“With the Arab Spring, al-Jazeera’s reach and credibility have grown in the West,” said Jane Kinninmont, a senior research fellow in the Middle East division of Chatham House, the London-based think tank. “But certainly, it has become more criticized in the Arab world – or, at least, become seen as more politicized.”
Although the popular revolts that swept the Arab world and brought down regimes from Tunisia to Yemen have presented al-Jazeera with an extraordinary opportunity to expand its audience, they have thrown up growing problems of perception.
And while the English channel is seen as enjoying a high degree of leeway, some analysts say Doha’s foreign policy positions — including support for armed rebels in Libya and Syria — are reflected in the tone of coverage, particularly on the flagship Arabic channel. Critics say Islamist movements with which Qatar has tried to achieve good relations have received over-sympathetic attention, with airtime given to wild allegations that opponents of Egyptian President Mohamed Morsi, a former member of the Muslim Brotherhood, are agents of foreign powers.
Some observers say al-Jazeera is cautious about reporting sensitive stories in Qatar, such as the fire at a Doha nursery last year that killed 13 children and six adults, although the channel denies it was slow to cover the tragedy.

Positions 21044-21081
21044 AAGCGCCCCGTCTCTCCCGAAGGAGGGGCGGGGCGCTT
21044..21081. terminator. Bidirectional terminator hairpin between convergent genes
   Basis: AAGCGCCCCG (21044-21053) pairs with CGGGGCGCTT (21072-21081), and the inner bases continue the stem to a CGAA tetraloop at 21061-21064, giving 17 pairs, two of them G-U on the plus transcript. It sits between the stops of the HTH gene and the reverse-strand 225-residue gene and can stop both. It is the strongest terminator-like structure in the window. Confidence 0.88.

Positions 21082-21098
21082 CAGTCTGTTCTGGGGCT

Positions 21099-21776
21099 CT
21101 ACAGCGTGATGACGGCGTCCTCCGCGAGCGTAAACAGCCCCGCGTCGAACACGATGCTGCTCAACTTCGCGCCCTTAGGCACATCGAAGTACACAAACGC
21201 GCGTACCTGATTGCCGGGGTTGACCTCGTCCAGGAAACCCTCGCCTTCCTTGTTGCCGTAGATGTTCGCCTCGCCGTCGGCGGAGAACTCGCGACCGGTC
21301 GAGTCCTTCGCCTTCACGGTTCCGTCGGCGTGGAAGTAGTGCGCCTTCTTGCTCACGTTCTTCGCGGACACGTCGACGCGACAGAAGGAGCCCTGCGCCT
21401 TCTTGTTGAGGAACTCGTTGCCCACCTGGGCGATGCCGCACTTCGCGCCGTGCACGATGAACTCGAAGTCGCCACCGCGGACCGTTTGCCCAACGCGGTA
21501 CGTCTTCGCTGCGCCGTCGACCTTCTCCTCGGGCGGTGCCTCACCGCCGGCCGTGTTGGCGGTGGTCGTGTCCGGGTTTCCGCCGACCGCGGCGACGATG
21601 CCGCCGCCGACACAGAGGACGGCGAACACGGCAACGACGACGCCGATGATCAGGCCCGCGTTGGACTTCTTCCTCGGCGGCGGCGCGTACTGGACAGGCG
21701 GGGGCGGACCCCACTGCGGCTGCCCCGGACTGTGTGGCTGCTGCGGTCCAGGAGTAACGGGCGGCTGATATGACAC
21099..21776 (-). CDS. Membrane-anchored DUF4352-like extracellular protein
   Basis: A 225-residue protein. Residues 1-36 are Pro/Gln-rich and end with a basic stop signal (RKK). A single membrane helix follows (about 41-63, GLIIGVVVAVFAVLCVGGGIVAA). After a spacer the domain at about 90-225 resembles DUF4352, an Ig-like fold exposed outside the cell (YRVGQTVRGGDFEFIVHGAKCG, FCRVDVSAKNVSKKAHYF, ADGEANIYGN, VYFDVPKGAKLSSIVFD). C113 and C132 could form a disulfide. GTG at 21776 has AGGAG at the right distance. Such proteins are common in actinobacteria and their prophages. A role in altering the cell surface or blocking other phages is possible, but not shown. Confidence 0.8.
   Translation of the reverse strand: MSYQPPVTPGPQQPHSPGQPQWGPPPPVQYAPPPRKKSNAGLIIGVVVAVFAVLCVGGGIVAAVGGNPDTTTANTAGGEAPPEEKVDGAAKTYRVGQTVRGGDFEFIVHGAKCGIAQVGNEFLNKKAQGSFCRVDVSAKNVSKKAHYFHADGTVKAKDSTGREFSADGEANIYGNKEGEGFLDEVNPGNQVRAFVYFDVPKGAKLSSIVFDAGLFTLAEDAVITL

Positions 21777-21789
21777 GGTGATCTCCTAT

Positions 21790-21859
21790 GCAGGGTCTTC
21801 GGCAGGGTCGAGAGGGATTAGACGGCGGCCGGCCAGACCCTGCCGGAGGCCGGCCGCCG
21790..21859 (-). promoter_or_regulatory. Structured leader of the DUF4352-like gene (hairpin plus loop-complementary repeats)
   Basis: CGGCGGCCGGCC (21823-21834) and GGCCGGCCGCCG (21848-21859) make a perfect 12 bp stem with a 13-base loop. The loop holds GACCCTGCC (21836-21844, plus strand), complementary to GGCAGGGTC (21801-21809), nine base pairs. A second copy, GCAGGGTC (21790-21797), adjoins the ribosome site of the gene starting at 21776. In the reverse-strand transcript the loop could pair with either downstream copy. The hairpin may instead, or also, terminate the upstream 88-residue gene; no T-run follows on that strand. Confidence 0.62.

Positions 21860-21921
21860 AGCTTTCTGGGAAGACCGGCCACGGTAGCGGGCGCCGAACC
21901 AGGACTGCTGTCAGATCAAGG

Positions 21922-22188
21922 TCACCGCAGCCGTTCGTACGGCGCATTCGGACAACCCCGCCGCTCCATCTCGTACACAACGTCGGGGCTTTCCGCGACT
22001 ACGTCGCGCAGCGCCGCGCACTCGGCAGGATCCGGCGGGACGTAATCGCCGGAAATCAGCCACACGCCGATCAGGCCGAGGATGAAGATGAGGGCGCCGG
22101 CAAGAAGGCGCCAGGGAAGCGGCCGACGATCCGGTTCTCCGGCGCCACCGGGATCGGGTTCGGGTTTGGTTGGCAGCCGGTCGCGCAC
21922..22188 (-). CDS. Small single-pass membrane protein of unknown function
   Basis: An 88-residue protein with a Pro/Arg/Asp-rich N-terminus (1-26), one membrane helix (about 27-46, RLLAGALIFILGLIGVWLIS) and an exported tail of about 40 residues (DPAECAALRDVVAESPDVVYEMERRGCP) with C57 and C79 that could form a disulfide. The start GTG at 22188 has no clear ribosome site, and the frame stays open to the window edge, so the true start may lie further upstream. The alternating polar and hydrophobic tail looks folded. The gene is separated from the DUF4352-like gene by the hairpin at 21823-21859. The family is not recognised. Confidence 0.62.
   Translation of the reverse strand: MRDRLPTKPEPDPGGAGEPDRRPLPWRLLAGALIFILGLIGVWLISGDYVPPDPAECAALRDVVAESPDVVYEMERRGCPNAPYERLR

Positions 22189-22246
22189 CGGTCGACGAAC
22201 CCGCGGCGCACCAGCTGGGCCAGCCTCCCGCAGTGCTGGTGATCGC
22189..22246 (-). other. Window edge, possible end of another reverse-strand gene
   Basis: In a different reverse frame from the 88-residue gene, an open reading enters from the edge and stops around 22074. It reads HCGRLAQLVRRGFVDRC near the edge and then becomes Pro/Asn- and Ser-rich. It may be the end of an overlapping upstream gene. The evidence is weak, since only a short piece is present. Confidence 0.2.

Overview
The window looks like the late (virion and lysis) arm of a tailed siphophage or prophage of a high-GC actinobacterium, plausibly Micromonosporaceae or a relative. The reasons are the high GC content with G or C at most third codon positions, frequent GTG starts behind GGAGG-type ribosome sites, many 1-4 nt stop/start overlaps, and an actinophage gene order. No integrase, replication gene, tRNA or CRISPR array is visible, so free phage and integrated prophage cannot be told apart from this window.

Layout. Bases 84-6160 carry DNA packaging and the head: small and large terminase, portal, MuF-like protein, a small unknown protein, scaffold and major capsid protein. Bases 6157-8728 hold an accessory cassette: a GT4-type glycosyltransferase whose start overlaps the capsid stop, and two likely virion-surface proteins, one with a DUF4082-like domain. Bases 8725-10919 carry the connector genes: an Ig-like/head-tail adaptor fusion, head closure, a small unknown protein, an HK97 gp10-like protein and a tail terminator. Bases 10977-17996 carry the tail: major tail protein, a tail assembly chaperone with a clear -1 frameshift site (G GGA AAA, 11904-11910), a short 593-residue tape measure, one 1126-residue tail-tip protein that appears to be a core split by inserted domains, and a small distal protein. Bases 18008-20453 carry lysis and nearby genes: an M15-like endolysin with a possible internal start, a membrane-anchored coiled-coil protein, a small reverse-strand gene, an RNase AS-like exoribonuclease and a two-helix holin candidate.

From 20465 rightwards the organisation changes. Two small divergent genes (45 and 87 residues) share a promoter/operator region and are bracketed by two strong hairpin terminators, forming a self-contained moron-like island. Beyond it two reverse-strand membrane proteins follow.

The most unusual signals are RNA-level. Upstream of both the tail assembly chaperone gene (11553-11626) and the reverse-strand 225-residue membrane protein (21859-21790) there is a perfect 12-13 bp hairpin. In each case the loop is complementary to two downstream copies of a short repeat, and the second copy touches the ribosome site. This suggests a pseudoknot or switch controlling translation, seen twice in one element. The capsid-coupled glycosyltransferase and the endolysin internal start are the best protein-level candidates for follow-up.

“Al-Jazeera is generally a free network, but it works within the political constraints as understood in Qatar,” said Michael Stephens, a researcher at the Royal United Services Institute Qatar think tank.
Al-Jazeera dismisses suggestions its coverage shows any bias, including toward fellow Persian Gulf states allied to Qatar. The broadcaster says that, far from following official agendas, it often sets them. “We were covering Syria, for example, long before outside governments took great interest,” it said.
It says that — while it takes a “good portion” of its funding from the Qatari state — it is a private not-for-profit company with other sources of income, such as advertising. And though Sheikh Ahmed bin Jassim al Thani, al-Jazeera’s director-general, is a member of Qatar’s ruling clan, the broadcaster says he has “no definable relationship” to the country’s ruler and is part of a “professional management who have steered Al Jazeera to success regardless of their nationalities or surnames”.
Perhaps the most unpredictable tension now facing al-Jazeera springs from Qatar’s political scene, which appears increasingly at odds with the broadcaster’s preferred image as a fearless network “dedicated to telling the real stories from the Arab street.” The Qatari authorities sentenced a poet to life imprisonment in November for insulting the emir in a widely-circulated work about the Arab Spring that criticized the “repressive elite”.
But al-Jazeera gives short shrift to the notion that its reputation might be threatened by the Qatar government’s intolerance of opposition at home. “Our journalists have never been told to cover or not cover a story due to pressure from outside this organization,” the broadcaster said.
Abeer Allam of the Financial Times in Cairo contributed to this story.
Israel says it will go ahead with plans to build 1500 new settler homes in East Jerusalem – the part of the city that’s considered Palestinian land.